Introduction to Vultr DNS

Updated on January 13, 2022
Introduction to Vultr DNS header image

Vultr offers free DNS hosting for customers' domains. Vultr's nameservers are on an AnyCAST network to ensure fast DNS resolution. You are not required to use Vultr DNS when using other Vultr services, but it's fast, free, and easy to use. Here's how.

1. Create a new DNS Zone

  1. Navigate to the DNS tab of the customer portal.

  2. Click the Add Domain menu.

    Add Domain

  3. Enter the domain name and default IP address. Click Add.

    Add Domain Part 2

The created domain has default A, MX, and NS records, and a wildcard CNAME for the domain.

2. Create DNS Records

To add DNS records, use the fields at the top of the DNS record list.

Add DNS Record

Fill in the appropriate values, as described below, then click the + icon in the Actions column. All records use the TTL value, which is the "time to live" value, or the amount of time other DNS servers cache the DNS record. You do not usually need to modify this value.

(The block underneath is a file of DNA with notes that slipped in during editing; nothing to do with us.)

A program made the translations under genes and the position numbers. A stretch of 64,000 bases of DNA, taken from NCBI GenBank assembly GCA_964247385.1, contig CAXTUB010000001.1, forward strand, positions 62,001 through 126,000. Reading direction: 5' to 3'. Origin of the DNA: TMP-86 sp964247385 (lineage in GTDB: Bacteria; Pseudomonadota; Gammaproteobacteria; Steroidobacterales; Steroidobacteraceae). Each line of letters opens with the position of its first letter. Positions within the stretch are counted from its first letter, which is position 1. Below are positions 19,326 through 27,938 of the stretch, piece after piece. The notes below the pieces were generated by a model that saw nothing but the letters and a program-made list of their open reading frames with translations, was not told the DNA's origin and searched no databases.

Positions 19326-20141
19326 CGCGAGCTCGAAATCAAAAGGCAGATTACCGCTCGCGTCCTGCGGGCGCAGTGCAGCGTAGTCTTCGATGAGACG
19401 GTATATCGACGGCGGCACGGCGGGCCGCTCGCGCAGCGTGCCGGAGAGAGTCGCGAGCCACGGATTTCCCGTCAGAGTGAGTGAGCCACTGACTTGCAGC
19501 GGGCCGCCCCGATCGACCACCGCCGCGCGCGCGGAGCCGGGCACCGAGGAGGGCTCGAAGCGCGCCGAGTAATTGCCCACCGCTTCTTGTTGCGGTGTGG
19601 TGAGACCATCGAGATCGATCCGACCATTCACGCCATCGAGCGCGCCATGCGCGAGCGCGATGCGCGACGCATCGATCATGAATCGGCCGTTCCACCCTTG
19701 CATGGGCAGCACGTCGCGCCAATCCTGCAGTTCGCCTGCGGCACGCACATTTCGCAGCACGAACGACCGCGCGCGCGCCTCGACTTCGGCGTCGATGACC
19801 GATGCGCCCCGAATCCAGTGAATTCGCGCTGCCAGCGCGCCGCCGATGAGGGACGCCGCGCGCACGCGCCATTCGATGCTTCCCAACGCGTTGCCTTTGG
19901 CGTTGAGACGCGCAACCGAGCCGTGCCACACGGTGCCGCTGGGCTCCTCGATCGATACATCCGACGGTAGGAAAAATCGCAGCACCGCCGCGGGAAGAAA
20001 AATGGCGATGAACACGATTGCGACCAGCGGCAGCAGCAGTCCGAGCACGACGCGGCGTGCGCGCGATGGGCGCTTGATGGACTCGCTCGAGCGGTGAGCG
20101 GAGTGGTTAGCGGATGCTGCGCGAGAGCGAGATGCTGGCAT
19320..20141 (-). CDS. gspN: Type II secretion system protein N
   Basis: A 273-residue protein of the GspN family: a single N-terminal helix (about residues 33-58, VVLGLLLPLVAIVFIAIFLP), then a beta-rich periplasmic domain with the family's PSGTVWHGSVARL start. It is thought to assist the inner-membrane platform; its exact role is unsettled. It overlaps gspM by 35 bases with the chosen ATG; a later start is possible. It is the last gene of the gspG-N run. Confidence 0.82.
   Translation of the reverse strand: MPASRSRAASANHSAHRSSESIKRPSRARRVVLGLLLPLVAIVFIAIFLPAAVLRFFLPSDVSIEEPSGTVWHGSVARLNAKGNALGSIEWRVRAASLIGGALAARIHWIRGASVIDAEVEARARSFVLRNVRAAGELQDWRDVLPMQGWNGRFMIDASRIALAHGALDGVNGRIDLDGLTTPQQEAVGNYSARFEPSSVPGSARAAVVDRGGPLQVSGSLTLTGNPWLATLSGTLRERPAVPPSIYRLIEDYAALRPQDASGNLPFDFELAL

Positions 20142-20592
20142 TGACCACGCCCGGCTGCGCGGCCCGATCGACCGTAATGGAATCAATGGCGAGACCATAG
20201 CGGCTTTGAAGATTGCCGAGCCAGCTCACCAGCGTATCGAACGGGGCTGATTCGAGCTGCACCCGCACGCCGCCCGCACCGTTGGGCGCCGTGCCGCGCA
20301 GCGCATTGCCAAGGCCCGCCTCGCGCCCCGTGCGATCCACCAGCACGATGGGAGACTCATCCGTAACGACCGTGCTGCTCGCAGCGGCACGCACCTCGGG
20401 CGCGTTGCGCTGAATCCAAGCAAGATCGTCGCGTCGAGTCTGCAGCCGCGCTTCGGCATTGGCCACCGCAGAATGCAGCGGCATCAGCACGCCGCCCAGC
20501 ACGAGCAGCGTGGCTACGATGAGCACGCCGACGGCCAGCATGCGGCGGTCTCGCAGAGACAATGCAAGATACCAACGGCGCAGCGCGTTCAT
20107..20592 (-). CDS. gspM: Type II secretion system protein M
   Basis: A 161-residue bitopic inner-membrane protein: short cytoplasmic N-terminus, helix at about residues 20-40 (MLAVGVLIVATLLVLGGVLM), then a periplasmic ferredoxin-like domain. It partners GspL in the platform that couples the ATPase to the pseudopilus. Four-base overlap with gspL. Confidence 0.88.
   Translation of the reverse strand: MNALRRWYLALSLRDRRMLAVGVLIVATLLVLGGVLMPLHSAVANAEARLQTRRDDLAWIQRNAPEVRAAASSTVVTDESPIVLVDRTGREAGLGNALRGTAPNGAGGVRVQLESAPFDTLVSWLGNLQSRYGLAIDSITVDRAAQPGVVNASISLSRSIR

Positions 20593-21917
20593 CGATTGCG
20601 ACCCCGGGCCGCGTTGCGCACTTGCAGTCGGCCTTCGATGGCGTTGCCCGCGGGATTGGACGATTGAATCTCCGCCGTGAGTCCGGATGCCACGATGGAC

3. Set the Domain's Nameserver

Change your domain's nameserver (NS) records, at the domain registrar where your domain name was purchased, to Vultr's primary and secondary name servers:


Only these two nameservers should be listed for your domain at your registrar. Delete any other nameservers to prevent conflicts. The specific instructions vary depending on your registrar, we recommend searching for "register nameserver ns records at YOUR_REGISTRAR_NAME" to locate step-by-step instructions for your registrar. Some registrars refer to this setting as your "personal nameservers, "custom nameservers", or "authoritative nameservers".

When you change your domain's NS records to Vultr's name servers, all domain services are affected. Make sure your Vultr DNS records are correct before updating the NS records at your registrar.

DNS Record Types


An A (Address) record points the domain or subdomain to an IPv4 address.

  • Name: Enter a hostname, or leave the field blank to set the domain default address. For example:
    • Enter test to create a record for
    • Leave the field blank if setting the domain default address for
  • Data: Enter the IPv4 address.


AAAA (Quad A) records works the same as A records, except for IPv6.

  • Name: Enter a hostname, or leave the field blank to set the domain default address. For example:
    • Enter test to create a record for
    • Leave the field blank if setting the domain default address for
  • Data: Enter the IPv6 address.